The land of heroes
Our heroes
Our land
Cambodia Kingdom

Sunday, March 16, 2008

Cambodia bans UN human rights envoy

VIA KI: VOA has the latest on the simmering war between the Royal Government and U.N. human rights envoy Yash Ghai.

The Ministry of Foreign Affairs has issued an order banning Cambodian embassies the authority to issue visas for UN human rights envoy Yash Ghai without prior approval.

Ghai has had an increasingly cantankerous relationship with the government, especially with Prime Minister Hun Sun, following his strident criticism of Cambodia’s poor human rights record and the concentration of power in the hands of the premier.

Banning U.N. human rights officials puts Hun Sen and his government in decidedly unsavory territory. Only the most egregious abusers of human rights — countries such as Myanmar and the United States — have ever taken such action. Furthermore, barring Yash Ghai from entry does zero to address his accusations. In fact quite the opposite, such censure only gives them credence.


Read more!

CAMBODIA: INDITEX Driving Change In Global Garment Industry

More than 1100 workers dismissed for trade union membership or activity have been reinstated, conflicts resolved in countries in every continent, trade unions recognized in ten enterprises and industrial relations management systems negotiated and adopted in five major garment manufacturing companies as a result of the partnership between Inditex, the Spanish-based retailer, and the ITGLWF, the textiles global union federation, a partnership cemented late last year by the signing of their International Framework Agreement, the first covering the supply chain of a global retailer.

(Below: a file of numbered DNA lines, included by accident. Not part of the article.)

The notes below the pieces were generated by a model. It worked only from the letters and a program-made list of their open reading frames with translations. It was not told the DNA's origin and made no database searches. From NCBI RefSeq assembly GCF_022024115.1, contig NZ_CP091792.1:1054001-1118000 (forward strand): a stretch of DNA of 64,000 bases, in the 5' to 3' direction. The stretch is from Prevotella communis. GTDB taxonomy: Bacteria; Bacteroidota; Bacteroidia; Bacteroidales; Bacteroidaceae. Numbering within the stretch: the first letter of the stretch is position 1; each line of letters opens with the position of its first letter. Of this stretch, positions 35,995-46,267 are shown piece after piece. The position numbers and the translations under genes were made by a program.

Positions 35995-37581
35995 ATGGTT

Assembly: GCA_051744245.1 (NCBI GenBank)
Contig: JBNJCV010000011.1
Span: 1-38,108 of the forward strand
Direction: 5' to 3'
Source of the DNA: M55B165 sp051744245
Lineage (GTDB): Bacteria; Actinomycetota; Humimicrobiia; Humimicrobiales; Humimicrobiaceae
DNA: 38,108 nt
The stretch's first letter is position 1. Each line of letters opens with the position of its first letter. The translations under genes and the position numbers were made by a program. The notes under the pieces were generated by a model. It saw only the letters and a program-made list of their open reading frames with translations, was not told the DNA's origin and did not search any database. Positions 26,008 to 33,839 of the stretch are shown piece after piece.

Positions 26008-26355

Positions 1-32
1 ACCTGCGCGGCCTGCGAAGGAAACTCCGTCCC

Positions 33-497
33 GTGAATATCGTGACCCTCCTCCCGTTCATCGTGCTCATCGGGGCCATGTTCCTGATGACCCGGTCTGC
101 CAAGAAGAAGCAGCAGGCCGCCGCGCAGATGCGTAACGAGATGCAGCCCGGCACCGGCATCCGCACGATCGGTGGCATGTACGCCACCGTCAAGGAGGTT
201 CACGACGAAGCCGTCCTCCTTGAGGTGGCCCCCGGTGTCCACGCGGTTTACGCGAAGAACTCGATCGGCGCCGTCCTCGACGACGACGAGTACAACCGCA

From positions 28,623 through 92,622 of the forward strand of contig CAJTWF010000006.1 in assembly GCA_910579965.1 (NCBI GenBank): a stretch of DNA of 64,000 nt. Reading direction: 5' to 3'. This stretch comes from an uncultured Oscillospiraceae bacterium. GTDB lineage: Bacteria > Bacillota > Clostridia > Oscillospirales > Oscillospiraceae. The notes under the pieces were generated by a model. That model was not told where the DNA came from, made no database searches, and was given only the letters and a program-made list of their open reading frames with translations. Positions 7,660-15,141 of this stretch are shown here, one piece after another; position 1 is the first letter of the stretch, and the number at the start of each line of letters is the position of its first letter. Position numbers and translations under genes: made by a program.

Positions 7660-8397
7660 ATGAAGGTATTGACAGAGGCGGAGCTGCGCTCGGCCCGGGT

Outlining these achievements in a presentation in Phnom Penh before Her Majesty, Queen Sophie of Spain during her current visit to Cambodia, Neil Kearney, General Secretary of the Brussels-based International Textile, Garment and Leather Workers’ Federation said that though there was much still to be done, Inditex and the ITGLWF, through their partnership and International Framework Agreement, had made a positive beginning in promoting the sea change needed in management and trade union thinking to promote decent work in the global textile and clothing industry.